You don’t need me to tell you that it’s been a funny old year…still, I just have. I’m reminded of it daily, as we all are, but at this point in the year I’m doing my best to count blessings, to find highlights, to think of the good things that have happened in spite of the madness, or directly because of it. And though there were far too many ZOOMed-in bedsit gigs for my liking it was opt-in and very easy to opt-out. As soon as I saw Elton John gargling marbles and spitting out a whole new language as he sat to sing what’s left of a song that used to be I’m Still Standing I was done. No more streamed-from-home gigs for me. Musicians reminding us daily that they could no longer work. While we sat at home unable to, um, work…
So I’ve been going back through the albums I missed – or the albums I forgot to write about or the ones I thought I didn’t need to dig deep into. A far better use of my time with far better outcomes.
Take Tami Neilson’s 2020 offering. I heard it just before it was released. I liked it. She’s good. She hasn’t put a foot wrong across the last decade. But I didn’t think it was great, I thought it was slight. I mean, it’s intentionally short – 26 minutes, but it’s an album not an EP. I usually love his sort of thing by the way. But on first, second and third listens I convinced myself this album was good and not great. There were no songs for me to love and though the production (Delaney Davidson and Tami) and the playing (again Delaney, Tami, also Tami’s brother and songwriting partner Jay Neilson, and stalwart drummer Joe McCallum) was perfect – as good as it’s been on the last four albums – I just thought this was more of the same without any of he hugely affecting balladry, without any of the real soulful grit.
Well, time allows you back in. And I’ve started listening to this album a lot just recently. It’s a happy collision of the need to knock something out quickly and the mega talents of all involved. It’s a brisk fun-ride through some modern rockabilly stompers. It’s deceptively simple in fact.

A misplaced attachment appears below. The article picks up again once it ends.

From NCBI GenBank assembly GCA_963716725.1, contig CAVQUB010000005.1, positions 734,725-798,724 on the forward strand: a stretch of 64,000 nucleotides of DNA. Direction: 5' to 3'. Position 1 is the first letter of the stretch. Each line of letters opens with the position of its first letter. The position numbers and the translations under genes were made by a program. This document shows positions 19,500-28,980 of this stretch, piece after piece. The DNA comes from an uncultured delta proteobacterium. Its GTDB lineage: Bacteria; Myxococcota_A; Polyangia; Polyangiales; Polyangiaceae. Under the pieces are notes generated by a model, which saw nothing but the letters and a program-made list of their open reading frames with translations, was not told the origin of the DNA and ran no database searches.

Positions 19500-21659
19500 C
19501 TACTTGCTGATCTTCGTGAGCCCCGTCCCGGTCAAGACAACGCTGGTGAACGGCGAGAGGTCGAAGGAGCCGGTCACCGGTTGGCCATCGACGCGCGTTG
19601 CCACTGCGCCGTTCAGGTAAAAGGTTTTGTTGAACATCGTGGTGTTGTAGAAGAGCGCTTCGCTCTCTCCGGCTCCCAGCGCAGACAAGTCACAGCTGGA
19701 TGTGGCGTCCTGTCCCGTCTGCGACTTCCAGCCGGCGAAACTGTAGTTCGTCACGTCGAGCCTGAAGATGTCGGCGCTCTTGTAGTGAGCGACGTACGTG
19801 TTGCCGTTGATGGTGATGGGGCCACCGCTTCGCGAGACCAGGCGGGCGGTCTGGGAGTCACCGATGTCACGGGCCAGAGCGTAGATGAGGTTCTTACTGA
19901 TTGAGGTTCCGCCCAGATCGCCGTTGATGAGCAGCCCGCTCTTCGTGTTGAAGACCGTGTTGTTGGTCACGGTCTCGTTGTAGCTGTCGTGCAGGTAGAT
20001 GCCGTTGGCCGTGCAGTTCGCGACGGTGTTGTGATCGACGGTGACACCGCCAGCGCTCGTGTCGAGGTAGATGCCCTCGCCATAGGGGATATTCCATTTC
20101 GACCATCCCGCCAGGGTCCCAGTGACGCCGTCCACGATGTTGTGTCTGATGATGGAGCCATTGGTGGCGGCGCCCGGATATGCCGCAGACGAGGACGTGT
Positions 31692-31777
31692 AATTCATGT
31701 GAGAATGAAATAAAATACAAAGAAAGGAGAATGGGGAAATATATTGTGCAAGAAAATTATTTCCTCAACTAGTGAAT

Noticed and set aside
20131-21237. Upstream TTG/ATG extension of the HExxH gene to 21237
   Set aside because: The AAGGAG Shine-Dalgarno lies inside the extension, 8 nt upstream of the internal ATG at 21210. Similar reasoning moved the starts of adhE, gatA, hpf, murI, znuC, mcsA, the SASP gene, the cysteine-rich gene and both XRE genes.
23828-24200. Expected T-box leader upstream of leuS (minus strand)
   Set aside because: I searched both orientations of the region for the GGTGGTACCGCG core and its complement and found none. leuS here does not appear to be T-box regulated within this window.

And if I felt there was nothing to quite hang on to as we hurtle through the three openers, the infectious groove of Queenie Queenie won me over; Tami’s vocal – and lyric – is fun too. But that soulful balladry is there on You Were Mine – also a great guest lead guitar spot from the safest of safe hands, Brett Adams. Here is where the album hits launch for me. And I say that not to knock the brisk hurtle through the openers, they’re all catchy and quick and fun I’ve started to really hook into Hey! Bus Driver! for the way it legitimately feels like a throwback to another time and Ten Tonne Truck is fantastic. But it’s later in this album that I stared to hear the things I think I really wanted to hear. They were there all along of course, but I needed time (thankfully 2020 has provided almost too much of that). The vocal that drives 16 Miles of Chain – against a classic Delaney Davidson guitar hook – is the sort we’ve basically come to expect from Neilson. But by god she delivers.
The duetting on Tell Me That You Love Me reminds me of Jack White’s work with Loretta Lynn on Van Lear Rose – a favourite album of mine, and I’m sure it’s a favourite of all involved on this project too.
Any Fool With A Heart is another throwback to simpler times, it’s Everly Brothers-esque, it’s Bacharach-ian, Byrds-ian, Beatle-esque even. It’s country as a chicken coop, of course, but there’s just classic, simple pop songwriting as the wire-netting beneath it.
And Mavis Staples gets a tribute – and the gospel edges of the table get a polish – with the singalong/clap-along Sister Mavis; a scrap of a song built for the purpose of performance. It didn’t get much of a chance – yet – for that in the year of its birth. But its waiting, patiently.
All this in just 26 minutes and a gorgeous, dreamy lullaby called Sleep. This is the album a road-dog mama pumps out in her spare time. It’s different, shorter, sharper, less dramatic than recent offerings. But it was designed as a fun wee stopgap. And then 2020 gave us entirely far too much time to dwell on things and put a hold on these tunes finding their true calling – the stage.
Funnily enough that’s given me time to spent longer with this short record. And that’s what I needed. It is its own thing. It doesn’t need to compete with the previous gems. It’s got a feel and a sound and a flavour that’s worthy. And as 2020 creeps toward its eventual end these songs will find their moment on the stage to fully shine.
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